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Getting started with clustering (unsupervised learning) in Python

Clustering is a type of unsupervised learning that involves grouping data points into clusters based on their similarities.

What is Clustering?

Clustering is the process of dividing a dataset into groups, or clusters, where the data points in each cluster are more similar to each other than to those in other clusters. It is a form of unsupervised learning because it doesn't rely on predefined labels or outcomes.

Why Use Clustering?

  • Exploratory Data Analysis: To uncover hidden patterns or structures in data.
  • Data Compression: To reduce the complexity of data by grouping similar data points together.
  • Anomaly Detection: To identify outliers or unusual data points.
  • Segmentation: To segment customers, markets, or other entities into distinct groups for targeted analysis or action.

Clustering Methods Overview

Clustering methods can be broadly categorized into four types: Partitioning, Hierarchical, Density-based, and Grid-based clustering. Each method has unique characteristics and is suited for different types of data and clustering requirements.

1. Partitioning Clustering

Partitioning Clustering methods divide the data into distinct, non-overlapping subsets (clusters). The goal is to partition the dataset into K clusters, where each cluster has a centroid, and each data point belongs to the cluster with the nearest centroid.


  • K-Means:

    • Algorithm:
      1. Initialize K cluster centroids randomly.
      2. Assign each data point to the nearest centroid.
      3. Update centroids by calculating the mean of the assigned points.
      4. Repeat steps 2 and 3 until centroids converge.
    • Applications: Customer segmentation, image compression.
  • K-Medoids (PAM):

    • Algorithm:
      1. Initialize K medoids (actual data points) randomly.
      2. Assign each data point to the nearest medoid.
      3. Update medoids by minimizing the sum of dissimilarities between points and their medoids.
      4. Repeat steps 2 and 3 until medoids converge.
    • Applications: More robust to outliers compared to K-Means.

2. Hierarchical Clustering

Hierarchical Clustering methods build a hierarchy of clusters by either merging smaller clusters into larger ones (agglomerative) or splitting larger clusters into smaller ones (divisive). The result is a dendrogram, which represents the nested structure of the clusters.


  • Hierarchical Agglomerative Clustering (HAC):

    • Algorithm:
      1. Start with each data point as its own cluster.
      2. Merge the two closest clusters based on a distance metric (e.g., Euclidean distance).
      3. Repeat step 2 until all points are merged into a single cluster.
    • Applications: Gene expression analysis, social network analysis.
  • Divisive Clustering:

    • Algorithm:
      1. Start with a single cluster containing all data points.
      2. Recursively split the clusters into smaller clusters.
      3. Continue splitting until each cluster contains a single data point.
    • Applications: Less common, but useful for specific hierarchical structures.

3. Density-Based Clustering

Density-Based Clustering methods identify clusters based on the density of data points in a region. Clusters are formed in regions of high density, separated by regions of low density.


  • DBSCAN (Density-Based Spatial Clustering of Applications with Noise):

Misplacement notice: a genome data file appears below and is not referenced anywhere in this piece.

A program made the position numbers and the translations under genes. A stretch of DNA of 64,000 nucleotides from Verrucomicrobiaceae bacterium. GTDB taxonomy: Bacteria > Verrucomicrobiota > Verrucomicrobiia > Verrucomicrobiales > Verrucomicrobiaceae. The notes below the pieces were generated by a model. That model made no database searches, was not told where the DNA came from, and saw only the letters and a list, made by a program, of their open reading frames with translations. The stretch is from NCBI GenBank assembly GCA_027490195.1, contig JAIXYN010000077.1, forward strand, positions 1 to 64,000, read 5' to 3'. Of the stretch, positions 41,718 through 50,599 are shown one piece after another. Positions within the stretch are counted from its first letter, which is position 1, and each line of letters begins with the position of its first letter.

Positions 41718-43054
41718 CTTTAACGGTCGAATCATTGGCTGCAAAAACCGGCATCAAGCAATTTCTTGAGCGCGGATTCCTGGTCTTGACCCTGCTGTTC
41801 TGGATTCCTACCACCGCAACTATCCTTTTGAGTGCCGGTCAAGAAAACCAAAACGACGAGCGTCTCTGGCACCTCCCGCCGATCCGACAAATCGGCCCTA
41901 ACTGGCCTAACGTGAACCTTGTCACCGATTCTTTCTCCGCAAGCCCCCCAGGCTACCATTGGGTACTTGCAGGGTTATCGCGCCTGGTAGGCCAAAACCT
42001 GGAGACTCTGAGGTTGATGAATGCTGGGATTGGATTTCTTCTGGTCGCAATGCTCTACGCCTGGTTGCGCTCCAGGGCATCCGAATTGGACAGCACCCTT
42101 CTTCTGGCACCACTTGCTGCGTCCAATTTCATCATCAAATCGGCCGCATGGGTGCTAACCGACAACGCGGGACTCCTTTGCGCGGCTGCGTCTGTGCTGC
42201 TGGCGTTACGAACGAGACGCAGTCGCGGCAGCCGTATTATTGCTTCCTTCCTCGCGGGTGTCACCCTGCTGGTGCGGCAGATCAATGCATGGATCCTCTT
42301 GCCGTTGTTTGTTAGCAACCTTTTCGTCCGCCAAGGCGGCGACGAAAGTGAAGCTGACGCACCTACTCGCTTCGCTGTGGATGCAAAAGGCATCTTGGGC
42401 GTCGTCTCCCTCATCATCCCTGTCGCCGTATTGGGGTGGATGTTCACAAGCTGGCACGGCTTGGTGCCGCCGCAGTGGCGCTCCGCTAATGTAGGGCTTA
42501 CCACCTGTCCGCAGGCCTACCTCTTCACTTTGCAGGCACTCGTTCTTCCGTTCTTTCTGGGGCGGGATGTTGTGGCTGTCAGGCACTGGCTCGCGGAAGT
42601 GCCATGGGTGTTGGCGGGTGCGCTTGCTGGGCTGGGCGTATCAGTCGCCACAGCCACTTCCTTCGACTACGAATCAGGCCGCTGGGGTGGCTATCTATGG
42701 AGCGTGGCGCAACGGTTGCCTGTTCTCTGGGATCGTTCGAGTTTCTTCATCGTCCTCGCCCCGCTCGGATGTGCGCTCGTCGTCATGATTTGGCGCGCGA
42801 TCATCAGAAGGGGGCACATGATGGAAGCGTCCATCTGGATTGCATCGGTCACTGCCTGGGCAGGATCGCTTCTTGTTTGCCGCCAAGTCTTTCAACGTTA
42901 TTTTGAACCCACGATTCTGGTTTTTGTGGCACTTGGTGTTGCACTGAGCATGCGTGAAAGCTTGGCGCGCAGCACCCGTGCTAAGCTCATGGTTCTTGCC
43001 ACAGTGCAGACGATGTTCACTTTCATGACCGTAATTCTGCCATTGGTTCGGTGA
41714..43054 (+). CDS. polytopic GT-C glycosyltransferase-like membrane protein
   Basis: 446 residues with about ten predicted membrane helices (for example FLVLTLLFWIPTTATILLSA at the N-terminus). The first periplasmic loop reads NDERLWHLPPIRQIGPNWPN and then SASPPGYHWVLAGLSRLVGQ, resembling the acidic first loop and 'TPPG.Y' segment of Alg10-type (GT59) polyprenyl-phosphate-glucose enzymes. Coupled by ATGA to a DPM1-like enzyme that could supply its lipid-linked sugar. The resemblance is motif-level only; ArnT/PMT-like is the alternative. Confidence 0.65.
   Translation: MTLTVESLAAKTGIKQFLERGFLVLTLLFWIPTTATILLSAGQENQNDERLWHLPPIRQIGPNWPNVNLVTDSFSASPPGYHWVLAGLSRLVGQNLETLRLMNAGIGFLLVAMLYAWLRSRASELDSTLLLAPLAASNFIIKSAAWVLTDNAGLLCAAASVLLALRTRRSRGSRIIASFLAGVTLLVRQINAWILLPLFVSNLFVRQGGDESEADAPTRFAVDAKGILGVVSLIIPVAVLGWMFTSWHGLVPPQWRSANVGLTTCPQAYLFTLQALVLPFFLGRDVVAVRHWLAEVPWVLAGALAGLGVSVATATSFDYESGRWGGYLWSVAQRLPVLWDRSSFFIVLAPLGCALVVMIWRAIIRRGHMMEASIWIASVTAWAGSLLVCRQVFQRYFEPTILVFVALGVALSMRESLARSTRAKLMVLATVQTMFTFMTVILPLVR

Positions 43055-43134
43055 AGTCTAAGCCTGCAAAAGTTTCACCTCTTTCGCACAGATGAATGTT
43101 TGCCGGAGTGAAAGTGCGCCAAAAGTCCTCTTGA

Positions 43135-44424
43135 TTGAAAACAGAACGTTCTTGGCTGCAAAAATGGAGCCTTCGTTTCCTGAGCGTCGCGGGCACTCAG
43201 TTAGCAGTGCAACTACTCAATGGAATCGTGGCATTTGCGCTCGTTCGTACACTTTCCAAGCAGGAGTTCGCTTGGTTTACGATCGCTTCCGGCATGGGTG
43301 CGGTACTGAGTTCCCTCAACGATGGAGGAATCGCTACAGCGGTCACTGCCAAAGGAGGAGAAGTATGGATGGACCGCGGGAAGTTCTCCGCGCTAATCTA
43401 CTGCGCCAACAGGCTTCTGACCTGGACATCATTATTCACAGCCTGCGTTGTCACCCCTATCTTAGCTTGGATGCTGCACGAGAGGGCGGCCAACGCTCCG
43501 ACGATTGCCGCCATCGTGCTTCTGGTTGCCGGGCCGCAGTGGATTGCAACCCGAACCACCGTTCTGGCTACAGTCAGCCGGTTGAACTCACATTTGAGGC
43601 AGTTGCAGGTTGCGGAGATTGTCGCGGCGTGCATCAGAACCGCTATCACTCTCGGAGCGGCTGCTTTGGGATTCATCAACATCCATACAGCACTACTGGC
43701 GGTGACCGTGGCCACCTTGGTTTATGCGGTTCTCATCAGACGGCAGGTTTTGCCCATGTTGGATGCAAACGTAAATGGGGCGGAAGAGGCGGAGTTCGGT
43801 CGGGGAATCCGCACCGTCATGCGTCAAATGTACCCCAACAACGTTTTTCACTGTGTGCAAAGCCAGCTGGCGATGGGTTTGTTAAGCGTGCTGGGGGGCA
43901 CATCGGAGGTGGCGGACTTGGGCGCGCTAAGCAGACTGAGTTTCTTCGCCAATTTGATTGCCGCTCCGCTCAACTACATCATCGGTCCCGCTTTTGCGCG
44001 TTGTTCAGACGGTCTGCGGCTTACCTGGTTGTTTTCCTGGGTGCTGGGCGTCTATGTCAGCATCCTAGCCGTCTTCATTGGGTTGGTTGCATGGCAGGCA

• Algorithm:
      1. Select a point randomly and find all points within a given radius (epsilon).
      2. If the number of points within this radius exceeds a threshold (minPts), form a cluster.
      3. Expand the cluster by including all density-reachable points.
      4. Repeat steps 1-3 for all points, identifying clusters and noise.
    • Applications: Spatial data analysis, anomaly detection.
  • OPTICS (Ordering Points To Identify the Clustering Structure):

    • Algorithm:
      1. Similar to DBSCAN but with varying density.
      2. Orders the points based on their reachability distance.
      3. Clusters are identified by analyzing the reachability plot.
    • Applications: Complex data with varying densities.

4. Grid-Based Clustering

Grid-Based Clustering methods divide the data space into a finite number of cells forming a grid structure. The clustering is performed on the grid cells instead of the actual data points, which makes the method efficient for large datasets.


  • STING (Statistical Information Grid):

    • Algorithm:
      1. Divide the data space into rectangular cells.
      2. Compute statistical information for each cell (e.g., mean, variance).
      3. Use this information to merge or split cells to form clusters.
    • Applications: Efficient clustering for large spatial datasets.
  • CLIQUE (Clustering In QUEst):

    • Algorithm:
      1. Divide the data space into grids.
      2. Identify dense cells based on a density threshold.
      3. Form clusters by merging adjacent dense cells.
    • Applications: High-dimensional data clustering.

Summary of Key Concepts

  1. Partitioning Clustering:

    • Divides data into K non-overlapping clusters.
    • Examples: K-Means, K-Medoids.
    • Applications: Customer segmentation, image compression.
  2. Hierarchical Clustering:

    • Builds a tree-like structure of clusters.
    • Examples: HAC, Divisive Clustering.
    • Applications: Gene expression analysis, social network analysis.
  3. Density-Based Clustering:

    • Forms clusters based on data density.
    • Examples: DBSCAN, OPTICS.
    • Applications: Spatial data analysis, anomaly detection.
  4. Grid-Based Clustering:

    • Divides data space into a grid structure.
    • Examples: STING, CLIQUE.
    • Applications: Efficient clustering for large spatial and high-dimensional datasets.

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